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And then he was hooked!  He kept asking about the next project, and so I quickly got the fabric he’d chosen pre-washed and cut out so that we could make…. SNUGGLE PJ pants!

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He sat on my lap as I sewed every seam (even some of the serging that I did to finish the edges), carefully removing pins as I came to them.

 

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I deliberately lengthened them so that they will last a bit longer– he is growing so fast!  I love this colorful Star Wars fabric that he found.  It’s so fun!

 

 

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In honor of iNSD this past Saturday, I have some scrapbook layouts to share!

First up, this “traditional” layout that I made with BasicGrey’s gorgeous Highline collection.

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I love how this layout turned out.  It is one of my favorite memories from this past summer, and the inspiration for the design came from a layout that I saw on the Citrus Twist blog a while ago.  As soon as I saw the layout, I could envision these photos used in a similar way– I especially love the top third drawing the main focus.

I used a lot of old stash for this project.  First, I finally opened the collection pack of BasicGrey Highline that I’ve had for a while– I have no idea why I’ve never used it!!  It’s so pretty.  I used several papers for layering as well as a few of the stickers from the included sticker sheet.  I also added in some doilies for softness, and some pink patterned vellum that I inherited.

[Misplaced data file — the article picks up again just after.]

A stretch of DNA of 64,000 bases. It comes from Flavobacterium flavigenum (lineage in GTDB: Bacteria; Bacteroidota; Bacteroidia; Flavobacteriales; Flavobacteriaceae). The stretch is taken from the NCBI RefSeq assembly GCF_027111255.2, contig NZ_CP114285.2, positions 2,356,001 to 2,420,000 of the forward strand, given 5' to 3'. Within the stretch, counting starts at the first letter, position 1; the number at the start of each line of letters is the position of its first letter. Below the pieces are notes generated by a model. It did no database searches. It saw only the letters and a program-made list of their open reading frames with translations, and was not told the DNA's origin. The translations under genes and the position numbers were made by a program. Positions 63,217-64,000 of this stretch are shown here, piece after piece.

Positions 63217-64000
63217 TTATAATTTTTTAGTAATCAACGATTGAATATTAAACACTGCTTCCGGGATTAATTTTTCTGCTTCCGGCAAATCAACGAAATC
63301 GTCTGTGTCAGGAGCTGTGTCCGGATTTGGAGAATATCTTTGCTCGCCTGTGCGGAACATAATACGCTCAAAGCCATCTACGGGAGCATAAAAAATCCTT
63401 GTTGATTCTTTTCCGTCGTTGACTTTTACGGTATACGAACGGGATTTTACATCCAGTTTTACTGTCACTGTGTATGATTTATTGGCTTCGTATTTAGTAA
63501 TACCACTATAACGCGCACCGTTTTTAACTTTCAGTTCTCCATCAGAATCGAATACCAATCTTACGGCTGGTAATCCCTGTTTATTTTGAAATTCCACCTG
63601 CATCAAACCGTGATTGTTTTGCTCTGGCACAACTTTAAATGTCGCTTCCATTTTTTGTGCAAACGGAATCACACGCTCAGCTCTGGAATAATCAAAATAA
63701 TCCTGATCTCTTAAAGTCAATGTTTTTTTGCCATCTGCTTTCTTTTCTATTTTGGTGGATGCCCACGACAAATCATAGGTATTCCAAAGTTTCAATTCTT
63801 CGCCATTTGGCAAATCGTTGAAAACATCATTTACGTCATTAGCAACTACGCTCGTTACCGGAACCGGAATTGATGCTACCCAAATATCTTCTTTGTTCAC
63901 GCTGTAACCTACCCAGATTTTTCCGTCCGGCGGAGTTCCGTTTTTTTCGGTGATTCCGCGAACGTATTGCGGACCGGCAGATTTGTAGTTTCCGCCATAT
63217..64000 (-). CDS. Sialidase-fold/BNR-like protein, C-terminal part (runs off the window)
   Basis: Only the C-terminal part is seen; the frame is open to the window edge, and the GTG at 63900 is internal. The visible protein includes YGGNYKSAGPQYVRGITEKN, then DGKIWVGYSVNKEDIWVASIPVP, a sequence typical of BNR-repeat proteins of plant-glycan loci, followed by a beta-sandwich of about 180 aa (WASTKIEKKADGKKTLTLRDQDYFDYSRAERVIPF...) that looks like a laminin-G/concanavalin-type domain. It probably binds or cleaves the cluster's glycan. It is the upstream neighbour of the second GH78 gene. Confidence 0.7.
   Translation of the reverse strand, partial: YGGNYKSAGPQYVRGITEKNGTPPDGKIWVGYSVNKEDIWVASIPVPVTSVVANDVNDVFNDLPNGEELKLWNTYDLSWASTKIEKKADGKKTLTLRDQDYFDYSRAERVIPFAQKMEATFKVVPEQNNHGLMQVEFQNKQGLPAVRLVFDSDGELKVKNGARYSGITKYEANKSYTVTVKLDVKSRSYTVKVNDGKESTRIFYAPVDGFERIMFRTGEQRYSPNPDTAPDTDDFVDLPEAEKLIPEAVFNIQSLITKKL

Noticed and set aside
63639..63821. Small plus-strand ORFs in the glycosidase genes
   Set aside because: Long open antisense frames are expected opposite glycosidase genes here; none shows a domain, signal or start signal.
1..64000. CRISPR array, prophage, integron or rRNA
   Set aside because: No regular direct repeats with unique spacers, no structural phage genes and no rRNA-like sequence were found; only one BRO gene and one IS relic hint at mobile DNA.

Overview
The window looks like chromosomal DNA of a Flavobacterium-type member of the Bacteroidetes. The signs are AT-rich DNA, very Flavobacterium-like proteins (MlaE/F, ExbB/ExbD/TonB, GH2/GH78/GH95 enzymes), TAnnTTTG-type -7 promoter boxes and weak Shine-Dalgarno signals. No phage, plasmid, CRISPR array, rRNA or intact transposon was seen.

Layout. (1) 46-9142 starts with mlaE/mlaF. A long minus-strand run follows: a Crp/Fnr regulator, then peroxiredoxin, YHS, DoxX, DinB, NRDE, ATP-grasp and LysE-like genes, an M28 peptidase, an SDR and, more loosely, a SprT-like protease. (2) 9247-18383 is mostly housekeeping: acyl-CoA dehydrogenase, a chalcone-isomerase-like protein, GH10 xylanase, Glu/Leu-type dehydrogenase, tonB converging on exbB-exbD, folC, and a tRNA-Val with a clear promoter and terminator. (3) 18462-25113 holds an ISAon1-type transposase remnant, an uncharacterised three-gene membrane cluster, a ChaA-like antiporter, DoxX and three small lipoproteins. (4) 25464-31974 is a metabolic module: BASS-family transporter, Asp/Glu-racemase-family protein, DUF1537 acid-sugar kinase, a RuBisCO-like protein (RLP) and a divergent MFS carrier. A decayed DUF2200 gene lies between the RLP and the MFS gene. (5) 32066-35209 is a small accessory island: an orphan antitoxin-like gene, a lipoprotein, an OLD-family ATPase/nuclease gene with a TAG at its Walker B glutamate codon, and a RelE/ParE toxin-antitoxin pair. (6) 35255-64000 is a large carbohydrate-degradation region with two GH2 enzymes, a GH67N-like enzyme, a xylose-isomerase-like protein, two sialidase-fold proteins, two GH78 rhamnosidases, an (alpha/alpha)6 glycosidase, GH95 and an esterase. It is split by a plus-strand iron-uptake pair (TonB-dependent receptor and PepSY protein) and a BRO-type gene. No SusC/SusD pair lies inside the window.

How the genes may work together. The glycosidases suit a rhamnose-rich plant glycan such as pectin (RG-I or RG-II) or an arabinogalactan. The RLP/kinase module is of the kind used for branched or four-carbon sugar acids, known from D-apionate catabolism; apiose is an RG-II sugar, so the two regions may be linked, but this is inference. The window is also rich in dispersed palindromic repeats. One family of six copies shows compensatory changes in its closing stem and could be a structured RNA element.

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I used some Maya Road grey acrylic letters for the “Goose” part of the title, and did a print-and-cut of the script words to pop up on top with foam adhesive.

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I added droplets of Tattered Angels (Vivia Pink) and Heidi Swapp (Gold) mists and a few black enamel dots to finish everything off.

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Saturday was World Cardmaking Day!  For maybe the first time ever, I was able to participate in a hobby holiday: I had a quiet weekend at home, and I made it a priority to set aside some time to do some paper crafting.  Not only did I get to make a scrapbook page with V, but I worked on these cards, and she planned a card, too!

These cards are based on two specific challenges I saw: the October Paper Smooches challenge to use pink, and the Jillibean Soup sketch challenge for WCMD.

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They both are based on the first sketch at the Jillibean Soup challenge post…and this first one uses patterned paper from the older Jillibean Soup “Blossom Soup” collection 6″x6″ paper pad.